It sounds shocking that sites like Facebook have been able to get away with acts such as the ones mentioned above, but sometimes there are circumstances where Internet sites are well within their legal rights to do so, and it’s because you gave them permission to be able to. Anyone who has spent enough time on the Internet or has signed up for some kind of service has come across a lengthy privacy policy, which we often skip over completely without giving it a second look and confirming at the bottom that we read the policy in its entirety and that we agree to its terms and conditions. According to a study conducted in 2015, as mentioned by author Charles E. MacLean, “65% falsely believed that if a company has a “privacy policy,” that means the company will not share consumer data with others without consumer permission; 64% wrongly believed that clearing cookies on a cell phone prevented marketers from tracking the user,” (MacLean, 2017). Based on this data and from the reading, most companies that include a privacy policy know already that consumers are going to willingly agree to the policy, because the consumers believe that by giving up certain rights of privacy they’ll be able to maintain a free online market, even though it gives the companies the right to sell their information to other markets. Similarly, to the case with Facebook mentioned earlier the information that is given to other online markets goes towards ads as a means of generating revenue. In other words, if consumers believe that a free market will exist, they’ll continue to give up confidential information in order to keep things the way they are.

 

(Youngson, n.d.)

 

 

Conclusion

It’s become clear that many people who use the Internet are having their privacy invaded, but at the cost of being able to use free services. People nowadays are willing to give up personal information if it means they don’t have to pay for something. All of us have seen the typical privacy policy when signing up for something, and very few of us actually read the entire policy. As a result, we gain a free service, but in return we give up our privacy so businesses can sell the information for ad revenue. The way it looks, as long as people are willing to give up their privacy, many Internet services will remain free.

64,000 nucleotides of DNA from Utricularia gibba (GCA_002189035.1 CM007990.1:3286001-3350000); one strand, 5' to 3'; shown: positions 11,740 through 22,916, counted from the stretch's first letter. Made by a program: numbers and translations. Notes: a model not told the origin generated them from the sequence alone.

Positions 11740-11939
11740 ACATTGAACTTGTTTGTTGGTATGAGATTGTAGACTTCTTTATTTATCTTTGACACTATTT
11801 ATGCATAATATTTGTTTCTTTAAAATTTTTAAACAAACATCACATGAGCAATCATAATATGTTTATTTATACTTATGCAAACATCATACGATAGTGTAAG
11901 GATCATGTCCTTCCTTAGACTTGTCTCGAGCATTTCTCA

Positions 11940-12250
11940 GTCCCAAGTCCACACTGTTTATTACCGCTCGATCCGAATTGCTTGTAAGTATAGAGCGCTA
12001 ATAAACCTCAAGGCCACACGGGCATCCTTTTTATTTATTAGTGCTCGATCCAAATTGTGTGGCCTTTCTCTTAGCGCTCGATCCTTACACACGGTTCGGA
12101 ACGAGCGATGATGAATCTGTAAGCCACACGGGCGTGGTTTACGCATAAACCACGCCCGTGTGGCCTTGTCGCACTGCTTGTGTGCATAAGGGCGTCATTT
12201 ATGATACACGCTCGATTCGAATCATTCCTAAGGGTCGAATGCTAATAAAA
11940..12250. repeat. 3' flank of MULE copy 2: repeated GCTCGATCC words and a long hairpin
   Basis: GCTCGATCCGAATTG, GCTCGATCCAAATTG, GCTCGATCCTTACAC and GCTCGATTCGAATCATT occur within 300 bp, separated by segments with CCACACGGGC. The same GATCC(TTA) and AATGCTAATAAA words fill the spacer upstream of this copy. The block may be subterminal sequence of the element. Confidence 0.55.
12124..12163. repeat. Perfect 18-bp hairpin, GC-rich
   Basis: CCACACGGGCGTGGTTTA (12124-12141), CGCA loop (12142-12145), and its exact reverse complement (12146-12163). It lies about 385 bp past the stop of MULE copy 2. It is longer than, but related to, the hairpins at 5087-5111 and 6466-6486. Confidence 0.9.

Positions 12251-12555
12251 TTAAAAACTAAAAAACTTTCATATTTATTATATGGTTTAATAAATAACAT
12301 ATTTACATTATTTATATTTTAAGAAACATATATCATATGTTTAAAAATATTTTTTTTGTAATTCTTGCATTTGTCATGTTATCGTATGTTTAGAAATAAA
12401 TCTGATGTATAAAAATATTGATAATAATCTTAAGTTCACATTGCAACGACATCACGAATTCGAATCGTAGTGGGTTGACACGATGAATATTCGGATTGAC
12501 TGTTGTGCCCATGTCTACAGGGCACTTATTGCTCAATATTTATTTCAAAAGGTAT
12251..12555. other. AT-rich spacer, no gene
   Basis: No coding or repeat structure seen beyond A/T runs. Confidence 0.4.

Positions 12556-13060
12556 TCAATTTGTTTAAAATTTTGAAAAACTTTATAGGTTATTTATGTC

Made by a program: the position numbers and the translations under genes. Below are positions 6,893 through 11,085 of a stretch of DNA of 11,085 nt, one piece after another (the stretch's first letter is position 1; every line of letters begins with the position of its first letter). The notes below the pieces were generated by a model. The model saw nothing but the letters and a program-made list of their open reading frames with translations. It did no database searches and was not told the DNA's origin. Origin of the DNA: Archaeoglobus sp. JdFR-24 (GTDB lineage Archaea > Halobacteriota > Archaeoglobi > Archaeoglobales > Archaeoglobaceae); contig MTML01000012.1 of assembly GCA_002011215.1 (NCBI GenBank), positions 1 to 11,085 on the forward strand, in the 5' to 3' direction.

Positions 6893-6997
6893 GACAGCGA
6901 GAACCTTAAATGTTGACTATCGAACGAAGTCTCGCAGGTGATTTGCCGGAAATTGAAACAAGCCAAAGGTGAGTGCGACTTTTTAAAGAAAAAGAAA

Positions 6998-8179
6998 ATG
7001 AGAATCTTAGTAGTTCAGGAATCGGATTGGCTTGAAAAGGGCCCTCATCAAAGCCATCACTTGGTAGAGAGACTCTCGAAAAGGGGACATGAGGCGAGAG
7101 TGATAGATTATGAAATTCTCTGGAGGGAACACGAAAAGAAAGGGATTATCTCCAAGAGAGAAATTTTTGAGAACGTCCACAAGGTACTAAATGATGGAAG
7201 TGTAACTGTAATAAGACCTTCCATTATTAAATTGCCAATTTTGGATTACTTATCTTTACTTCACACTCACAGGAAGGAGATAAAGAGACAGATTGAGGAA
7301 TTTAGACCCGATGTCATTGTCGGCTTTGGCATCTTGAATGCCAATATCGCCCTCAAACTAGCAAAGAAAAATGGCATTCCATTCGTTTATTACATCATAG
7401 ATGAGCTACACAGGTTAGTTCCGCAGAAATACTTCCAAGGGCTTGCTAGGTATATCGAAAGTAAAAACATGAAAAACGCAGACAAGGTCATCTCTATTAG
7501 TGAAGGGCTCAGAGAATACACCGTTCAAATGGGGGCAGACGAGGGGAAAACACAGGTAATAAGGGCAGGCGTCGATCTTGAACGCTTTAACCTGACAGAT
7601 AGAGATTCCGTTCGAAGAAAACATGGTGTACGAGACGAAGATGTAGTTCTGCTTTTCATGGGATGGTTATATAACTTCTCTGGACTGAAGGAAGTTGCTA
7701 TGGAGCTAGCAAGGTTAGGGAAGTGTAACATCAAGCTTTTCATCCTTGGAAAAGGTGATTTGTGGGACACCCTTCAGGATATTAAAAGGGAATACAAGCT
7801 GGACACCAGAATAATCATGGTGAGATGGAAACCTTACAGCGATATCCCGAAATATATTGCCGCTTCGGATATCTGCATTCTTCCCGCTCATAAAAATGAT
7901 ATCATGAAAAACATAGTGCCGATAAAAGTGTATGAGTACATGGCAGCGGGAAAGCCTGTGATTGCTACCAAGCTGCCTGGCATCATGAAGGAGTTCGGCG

References

 

Bhasin, M. L. (2016). Challenge of guarding online privacy: role of privacy seals, government     regulations and technological solutions. Socio-Economic Problems & The State, 15(2), 85-104.

 

DonkeyHotey. (2011, June 9). If It’s on the Internet, It Isn’t Private. Retrieved from             https://www.flickr.com/photos/donkeyhotey/5816482161

 

Dourish, P., & Bell, G.(2011-04-22). Rethinking Privacy. In Divining a Digital Future: Mess and Mythology in Ubiquitous Computing. : The MIT Press. Retrieved 28 Nov. 2017, from             http://mitpress.universitypressscholarship.com/view/10.7551/mitpress/978....

 

Evans, J. (2010, December 30). Top 5 Privacy Violations of 2010. Retrieved November 10, 2017, from https://www.huffingtonpost.com/jeffrey-evans/top-5-privacy-violations-_b...

 

Goldsborough, R. (2010). Are You Protecting Your Privacy Online?. Teacher Librarian, 37(5), 72.

 

MACLEAN, C. E. (2017). IT DEPENDS: RECASTING INTERNET CLICKWRAP,  BROWSEWRAP, "I AGREE," AND CLICK-THROUGH PRIVACY CLAUSES AS WAIVERS OF ADHESION. Cleveland State Law Review, 65(1), 43-57.

 

Marvin, C. (1997). When old technologies were new. Oxford University Press.

 

Oreskovic, A. (2014, June 12). Facebook Is Now Tracking You Even More Closely For Its Ads. Retrieved November 10, 2017, from https://www.huffingtonpost.com/2014/06/12/facebook-ad-profiles_n_5487372...

 

Swant, M. (2017, July 26). Facebook Raked in $9.16 Billion in Ad Revenue in the Second Quarter of 2017. Retrieved November 10, 2017, from http://www.adweek.com/digital/facebook-raked-in-9-16-billion-in-ad-reven...

 

Youngson, Nick. (n.d.) Privacy Policy. Retrieved from http://thebluediamondgallery.com/privacy-policy.html